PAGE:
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Soil respiration phenology improves modeled phase of terrestrial net ecosystem exchange in northern hemisphere
  • K. Arthur Endsley,
  • John Kimball,
  • Rolf H Reichle
K. Arthur Endsley
Numerical Terradynamic Simulation Group (NTSG), WA Franke College of Forestry and Conservation, University of Montana

Corresponding Author:[email protected]

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John Kimball
University of Montana
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Rolf H Reichle
NASA Goddard Space Flight Center
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In the northern hemisphere, terrestrial ecosystems transition from net sources of CO2 to the atmosphere in winter to net ecosystem carbon sinks during spring. The timing (or phase) of this transition, determined by the balance between ecosystem respiration (RECO) and primary production, is key to estimating the amplitude of the terrestrial carbon sink. We diagnose an apparent phase bias in the RECO and net ecosystem exchange (NEE) seasonal cycles estimated by the Terrestrial Carbon Flux (TCF) model framework and investigate its link to soil respiration mechanisms. Satellite observations of vegetation canopy conditions, surface meteorology, and soil moisture from the NASA SMAP Level 4 Soil Moisture product are used to model a daily carbon budget for a global network of eddy covariance flux towers. Proposed modifications to TCF include: the inhibition of foliar respiration in the light (the Kok effect); a seasonally varying litterfall phenology; an O2 diffusion limitation on heterotrophic respiration (RH); and a vertically resolved soil decomposition model. We find that RECO phase bias can result from bias in RECO magnitude and that mechanisms which reduce northern spring RECO, like substrate and O2 diffusion limitations, can mitigate the phase bias. A vertically resolved soil decomposition model mitigates this bias by temporally segmenting and lagging RH throughout the growing season. Applying these model enhancements at Continuous Soil Respiration (COSORE) sites verifies their improvement of RECO and NEE skill compared to in situ observations (up to \(\Delta\)RMSE \(=-0.76\,g\,C\,m^{-2}\,d^{-1}\)). Ultimately, these mechanisms can improve prior estimates of NEE for atmospheric inversion studies.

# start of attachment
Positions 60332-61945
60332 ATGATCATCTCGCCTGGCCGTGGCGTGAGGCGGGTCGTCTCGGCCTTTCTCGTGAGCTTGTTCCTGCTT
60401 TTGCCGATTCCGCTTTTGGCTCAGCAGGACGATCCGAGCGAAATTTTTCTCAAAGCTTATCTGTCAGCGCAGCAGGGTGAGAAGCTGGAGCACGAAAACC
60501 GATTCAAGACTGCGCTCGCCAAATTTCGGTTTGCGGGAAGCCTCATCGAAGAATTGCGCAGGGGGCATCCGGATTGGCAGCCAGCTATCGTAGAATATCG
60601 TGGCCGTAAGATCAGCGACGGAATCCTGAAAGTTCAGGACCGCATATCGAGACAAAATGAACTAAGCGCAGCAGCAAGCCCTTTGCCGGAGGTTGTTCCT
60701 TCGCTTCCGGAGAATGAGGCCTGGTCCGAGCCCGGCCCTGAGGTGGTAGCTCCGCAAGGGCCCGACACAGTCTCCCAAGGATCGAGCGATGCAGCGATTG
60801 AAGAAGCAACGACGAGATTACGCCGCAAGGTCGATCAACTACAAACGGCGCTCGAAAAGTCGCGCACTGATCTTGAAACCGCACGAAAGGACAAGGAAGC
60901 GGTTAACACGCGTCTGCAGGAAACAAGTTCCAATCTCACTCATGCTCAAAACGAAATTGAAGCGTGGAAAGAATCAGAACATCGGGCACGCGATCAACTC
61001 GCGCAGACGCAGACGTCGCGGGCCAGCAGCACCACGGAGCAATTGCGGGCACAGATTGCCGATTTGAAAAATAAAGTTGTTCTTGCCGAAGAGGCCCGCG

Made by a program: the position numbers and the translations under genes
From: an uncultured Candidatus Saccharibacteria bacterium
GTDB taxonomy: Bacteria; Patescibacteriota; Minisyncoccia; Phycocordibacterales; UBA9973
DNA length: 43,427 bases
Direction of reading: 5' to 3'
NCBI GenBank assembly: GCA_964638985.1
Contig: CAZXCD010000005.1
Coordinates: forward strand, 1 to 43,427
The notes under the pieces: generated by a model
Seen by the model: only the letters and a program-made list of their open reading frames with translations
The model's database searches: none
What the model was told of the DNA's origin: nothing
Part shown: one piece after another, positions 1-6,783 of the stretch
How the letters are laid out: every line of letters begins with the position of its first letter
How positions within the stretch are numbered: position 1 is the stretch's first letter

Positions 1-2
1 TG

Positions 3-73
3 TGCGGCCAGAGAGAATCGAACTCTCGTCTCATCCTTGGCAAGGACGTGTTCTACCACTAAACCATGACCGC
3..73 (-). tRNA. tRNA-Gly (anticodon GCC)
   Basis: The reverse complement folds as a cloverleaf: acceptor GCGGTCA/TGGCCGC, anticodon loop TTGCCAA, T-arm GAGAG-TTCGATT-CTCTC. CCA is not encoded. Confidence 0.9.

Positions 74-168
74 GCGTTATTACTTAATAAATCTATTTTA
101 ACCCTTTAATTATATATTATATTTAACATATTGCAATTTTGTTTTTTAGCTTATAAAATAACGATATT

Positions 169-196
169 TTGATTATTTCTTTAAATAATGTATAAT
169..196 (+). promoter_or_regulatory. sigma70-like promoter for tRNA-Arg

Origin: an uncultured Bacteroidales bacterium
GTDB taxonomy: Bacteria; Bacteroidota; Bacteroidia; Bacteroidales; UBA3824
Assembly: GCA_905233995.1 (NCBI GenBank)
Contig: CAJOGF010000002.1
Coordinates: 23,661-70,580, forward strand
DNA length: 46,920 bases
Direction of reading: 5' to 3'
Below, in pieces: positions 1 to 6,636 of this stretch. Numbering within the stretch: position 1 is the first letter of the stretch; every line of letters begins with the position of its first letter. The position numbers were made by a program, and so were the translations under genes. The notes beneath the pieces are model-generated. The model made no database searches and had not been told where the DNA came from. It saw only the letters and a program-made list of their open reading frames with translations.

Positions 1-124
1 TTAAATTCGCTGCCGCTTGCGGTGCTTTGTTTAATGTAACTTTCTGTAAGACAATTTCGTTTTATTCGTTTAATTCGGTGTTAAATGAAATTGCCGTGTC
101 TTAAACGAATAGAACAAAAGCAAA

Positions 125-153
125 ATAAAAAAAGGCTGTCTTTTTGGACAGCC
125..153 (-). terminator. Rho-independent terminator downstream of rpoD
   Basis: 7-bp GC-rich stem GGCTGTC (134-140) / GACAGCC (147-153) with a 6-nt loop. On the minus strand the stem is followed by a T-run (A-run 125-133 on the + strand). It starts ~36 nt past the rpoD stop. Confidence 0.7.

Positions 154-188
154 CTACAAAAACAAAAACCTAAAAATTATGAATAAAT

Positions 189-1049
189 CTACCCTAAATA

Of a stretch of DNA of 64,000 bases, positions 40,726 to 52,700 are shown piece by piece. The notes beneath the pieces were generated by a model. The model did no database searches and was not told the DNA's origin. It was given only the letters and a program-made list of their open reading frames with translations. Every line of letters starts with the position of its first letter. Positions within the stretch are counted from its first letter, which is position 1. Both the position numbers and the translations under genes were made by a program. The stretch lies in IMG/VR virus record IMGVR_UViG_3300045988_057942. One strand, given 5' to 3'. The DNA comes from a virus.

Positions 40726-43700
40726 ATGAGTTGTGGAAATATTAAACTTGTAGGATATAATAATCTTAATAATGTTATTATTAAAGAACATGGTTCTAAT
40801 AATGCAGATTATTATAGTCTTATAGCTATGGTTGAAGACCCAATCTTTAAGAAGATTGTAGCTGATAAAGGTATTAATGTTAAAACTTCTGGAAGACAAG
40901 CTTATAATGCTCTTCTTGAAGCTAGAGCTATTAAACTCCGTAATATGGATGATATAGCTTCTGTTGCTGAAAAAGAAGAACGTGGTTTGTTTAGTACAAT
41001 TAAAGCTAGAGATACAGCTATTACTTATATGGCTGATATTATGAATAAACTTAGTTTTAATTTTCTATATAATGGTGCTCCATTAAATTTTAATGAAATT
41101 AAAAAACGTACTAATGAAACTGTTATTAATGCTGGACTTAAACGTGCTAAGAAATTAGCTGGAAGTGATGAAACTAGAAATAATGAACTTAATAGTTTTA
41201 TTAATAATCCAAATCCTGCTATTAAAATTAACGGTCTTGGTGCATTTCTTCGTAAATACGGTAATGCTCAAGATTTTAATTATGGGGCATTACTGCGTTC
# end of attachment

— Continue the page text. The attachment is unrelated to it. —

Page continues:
Feb 2022Published in Journal of Advances in Modeling Earth Systems volume 14 issue 2. 10.1029/2021MS002804